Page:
Welcome to News Bites, BoF's regular feature of the stories that have got the industry talking.
Instagram expands “tap to view” shopping tags to thousands of US retailers
Getting social media users to actually click through to e-commerce sites is notoriously difficult, especially in fashion and apparel. Instagram is tackling the challenge with “tap to view” tags, which debuted back in November. The feature allowed its nearly 600 million monthly active users to learn more about products from a selection of 20 brands and access e-commerce sites through the in-app browser. Now, the Facebook-owned image platform has announced that it is opening the pilot programme to thousands of US retailers in the apparel, jewellery and beauty markets.
In the testing period, 4 percent of users who encountered product tags tapped for more information and 19 percent of people that tapped the tag clicked on the “Shop Now” link. To facilitate the initial interaction, Instagram has redesigned the tags to be more apparent to users who are not aware the function exists.
The more posts with shopping tags in them, the more likely someone is to engage.
“We have seen that once our user discovers the product detail view, the percentage that then go to our e-commerce page directly is extremely high — double digits compared to what we normally see on an average social click through,” said Mary Beech, chief marketing officer of Kate Spade, one of the pilot program brands. She said consumers react more positively to images of product “in situ” on a model or influencer. The brand’s best posts to date have been of handbags with some novelty element, including one shaped like a rabbit from the holiday collection.
“The more posts with shopping tags in them, the more likely someone is to engage, so people are looking for products and this experience is helping them to learn more and hopefully make those purchases,” said Instagram's Director of Product Marketing Jim Squires.
Brands that already use Facebook’s product catalogue function, which is necessary to self-produce the shopping tags, may automatically be eligible to use the functionality, while others can apply directly to Instagram for access. Squire says the tags will be made available in other regions and categories in the future. In the meantime, Instagram is rolling out analytics capabilities to retailers who will now be self sufficient in posting images with the tags. — Chantal Fernandez
News broke on Monday that Bee Shaffer, daughter of Vogue editor in chief Anna Wintour, and Francesco Carrozzini, son of the late Vogue Italia editor Franca Sozzani, are engaged to be married. A spokeswoman from Vogue confirmed their engagement to People Magazine.
The relationship first came to light last fall when Shaffer and Carrozzini attended a New York screening of the documentary the latter directed about his mother.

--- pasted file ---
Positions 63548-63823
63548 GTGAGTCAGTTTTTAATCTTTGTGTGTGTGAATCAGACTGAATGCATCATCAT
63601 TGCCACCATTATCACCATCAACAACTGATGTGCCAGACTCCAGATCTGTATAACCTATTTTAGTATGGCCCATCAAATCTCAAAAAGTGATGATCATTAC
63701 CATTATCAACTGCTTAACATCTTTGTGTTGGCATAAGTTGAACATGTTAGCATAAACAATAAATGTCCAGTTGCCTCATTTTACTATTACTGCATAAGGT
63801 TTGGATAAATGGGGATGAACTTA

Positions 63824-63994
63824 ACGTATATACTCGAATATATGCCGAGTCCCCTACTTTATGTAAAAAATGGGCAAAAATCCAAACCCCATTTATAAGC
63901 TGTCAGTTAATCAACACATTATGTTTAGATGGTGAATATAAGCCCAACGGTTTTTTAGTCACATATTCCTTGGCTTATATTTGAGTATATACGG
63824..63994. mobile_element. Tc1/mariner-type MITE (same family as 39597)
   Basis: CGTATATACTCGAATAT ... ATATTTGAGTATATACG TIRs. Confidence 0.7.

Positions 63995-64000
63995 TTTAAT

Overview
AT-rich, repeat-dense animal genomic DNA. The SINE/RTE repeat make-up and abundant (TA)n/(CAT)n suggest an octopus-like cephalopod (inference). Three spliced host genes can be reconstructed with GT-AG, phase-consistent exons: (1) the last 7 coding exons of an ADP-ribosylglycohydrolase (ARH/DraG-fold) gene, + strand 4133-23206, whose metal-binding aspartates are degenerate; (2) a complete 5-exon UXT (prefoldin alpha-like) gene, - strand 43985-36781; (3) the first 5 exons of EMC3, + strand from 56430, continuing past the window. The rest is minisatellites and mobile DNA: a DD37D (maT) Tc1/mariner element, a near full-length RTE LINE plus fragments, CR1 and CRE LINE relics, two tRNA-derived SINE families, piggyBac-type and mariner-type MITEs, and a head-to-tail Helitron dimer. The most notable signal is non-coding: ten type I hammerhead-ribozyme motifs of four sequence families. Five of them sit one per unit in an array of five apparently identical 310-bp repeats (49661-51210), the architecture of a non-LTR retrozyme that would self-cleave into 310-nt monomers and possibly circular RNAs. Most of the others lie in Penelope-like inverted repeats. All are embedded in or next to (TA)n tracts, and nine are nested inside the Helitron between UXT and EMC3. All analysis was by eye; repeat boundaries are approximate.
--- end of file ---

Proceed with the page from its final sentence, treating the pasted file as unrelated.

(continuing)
Sozzani passed away in December after nearly 30 years at the magazine. In a tribute published on Vogue.com in December, Wintour described Sozzani as "no ordinary friend," and said they had reflected on their "children’s miraculous love affair" in conversations before her death. — Chantal Fernandez
Agnona is trying a new retail strategy with a pop-up London salotto.
The Zegna Group-owned heritage Italian fashion house, best known for its use of luxury textiles like cashmere, angora and vicuna, has quietly unveiled a temporary concept store on New Bond Street.
The 100-square-metre space, which will remain for the duration of 2017, was designed to feel like an intimate Italian apartment or salotto.
Alongside Agnona’s own ready-to-wear and home collections, the pop-up store features a selection of products from Italian brands, including perfumes from Laboratorio Olfattivo, a fragrance house based in Turin, and Murano vases from Venetian glassmaker Salviati.
Creative director Simon Holloway, who joined the brand in November 2015 following the departure of Stefano Pilati, describes the store as an experiment to engage consumers in a saturated retail environment, where networks of global stores differ little from city to city. “Whether you’re in London or Paris or Milan or Seoul or Tokyo, you often find the same product line everywhere. Our idea was to find things that aren’t readily available all over the place… it presents the opportunity to make everything much more personalised and more customised.”
The concept also reflects Agnona’s new positioning as a lifestyle brand, which has been led by Holloway, who last year oversaw the relaunch of the brand’s homeware line. “We wanted to offer our customers not only our products, but other things that represent our lifestyle — what would be in our own Agnona apartment,” said Alessandra Carra, CEO of Agnona.
The brand has already received interest about transferring the concept to other fashion capitals. “It’s something I’m considering,” said Carra. “At the very beginning, we thought it would be a London-only project, but… it might be the beginning of a different retail strategy.” — Helena Pike
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